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Long term tolerability of high dose ergoline derived dopamine agonist therapy for the treatment of Parkinson’s disease
  1. P Navan,
  2. P G Bain
  1. Department of Neurosciences, Imperial College, Charing Cross Campus, London, UK
  1. Correspondence to:
 Dr P G Bain, Department of Neurosciences, Imperial College, Charing Cross Hospital, London W6 8RF, UK;

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During the past decade new direct acting dopamine agonists (DAs) have become widely deployed for the treatment of the early stages of Parkinson’s disease (PD), because randomised controlled trials (RCT) have demonstrated that their use is associated with a reduced incidence of motor fluctuations and dyskinesias compared to levodopa therapy.1–5 In addition, direct acting DAs have been used in combination with levodopa in the later stages of the disease as levodopa sparing agents, to reduce these side effects.6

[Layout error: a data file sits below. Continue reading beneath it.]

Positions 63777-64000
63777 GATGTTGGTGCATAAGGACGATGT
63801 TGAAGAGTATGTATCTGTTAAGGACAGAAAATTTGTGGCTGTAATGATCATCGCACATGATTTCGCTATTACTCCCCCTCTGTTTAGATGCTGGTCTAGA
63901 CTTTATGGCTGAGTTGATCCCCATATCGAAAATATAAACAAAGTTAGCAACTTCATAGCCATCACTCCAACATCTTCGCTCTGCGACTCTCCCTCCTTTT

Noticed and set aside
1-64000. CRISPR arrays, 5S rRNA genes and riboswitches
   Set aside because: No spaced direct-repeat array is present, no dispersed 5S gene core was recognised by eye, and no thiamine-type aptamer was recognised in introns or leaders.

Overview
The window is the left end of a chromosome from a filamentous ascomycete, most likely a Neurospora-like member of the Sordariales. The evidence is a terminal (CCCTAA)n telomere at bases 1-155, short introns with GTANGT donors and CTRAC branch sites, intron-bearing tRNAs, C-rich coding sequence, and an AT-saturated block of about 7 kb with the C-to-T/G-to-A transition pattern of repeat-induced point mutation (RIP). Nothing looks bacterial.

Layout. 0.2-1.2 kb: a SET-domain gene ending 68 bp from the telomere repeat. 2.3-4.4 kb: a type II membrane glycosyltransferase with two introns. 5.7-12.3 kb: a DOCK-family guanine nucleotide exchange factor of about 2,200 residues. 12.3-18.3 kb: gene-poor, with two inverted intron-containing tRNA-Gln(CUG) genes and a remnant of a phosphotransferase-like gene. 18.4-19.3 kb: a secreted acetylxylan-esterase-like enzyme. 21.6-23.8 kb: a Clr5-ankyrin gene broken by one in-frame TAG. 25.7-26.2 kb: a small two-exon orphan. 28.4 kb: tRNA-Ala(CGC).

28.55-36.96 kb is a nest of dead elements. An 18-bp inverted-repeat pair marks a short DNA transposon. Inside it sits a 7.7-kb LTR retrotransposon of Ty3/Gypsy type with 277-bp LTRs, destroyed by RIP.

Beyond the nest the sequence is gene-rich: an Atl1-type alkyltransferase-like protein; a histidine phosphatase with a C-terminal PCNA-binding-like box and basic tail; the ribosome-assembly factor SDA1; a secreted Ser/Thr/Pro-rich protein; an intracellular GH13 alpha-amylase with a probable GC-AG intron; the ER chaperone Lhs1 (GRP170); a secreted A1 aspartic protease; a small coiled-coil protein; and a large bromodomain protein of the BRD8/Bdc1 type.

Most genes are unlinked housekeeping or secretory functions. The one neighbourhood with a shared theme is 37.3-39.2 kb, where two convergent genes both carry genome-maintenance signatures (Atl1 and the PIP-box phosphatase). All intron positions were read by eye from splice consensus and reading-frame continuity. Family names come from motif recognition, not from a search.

However, published randomised controlled trials of DAs with levodopa have tended to focus on the development of motor fluctuations and dyskinesias as primary end points.1–4 Curiously these studies have also shown that the effect of levodopa on motor function or activities of daily living (measured by Unified Parkinson’s Disease Rating Scale (UPDRS) parts II and III) was superior to that obtained by the DAs, irrespective of whether …

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  • Competing interests: PN was reimbursed by Pharmacia for attending the XIV International Congress on Parkinson’s disease (Finland, 2001). The authors also conducted two double blind trials comparing the antitremor effects of pergolide with pramipexole, to which Pharmacia freely supplied the masked medications.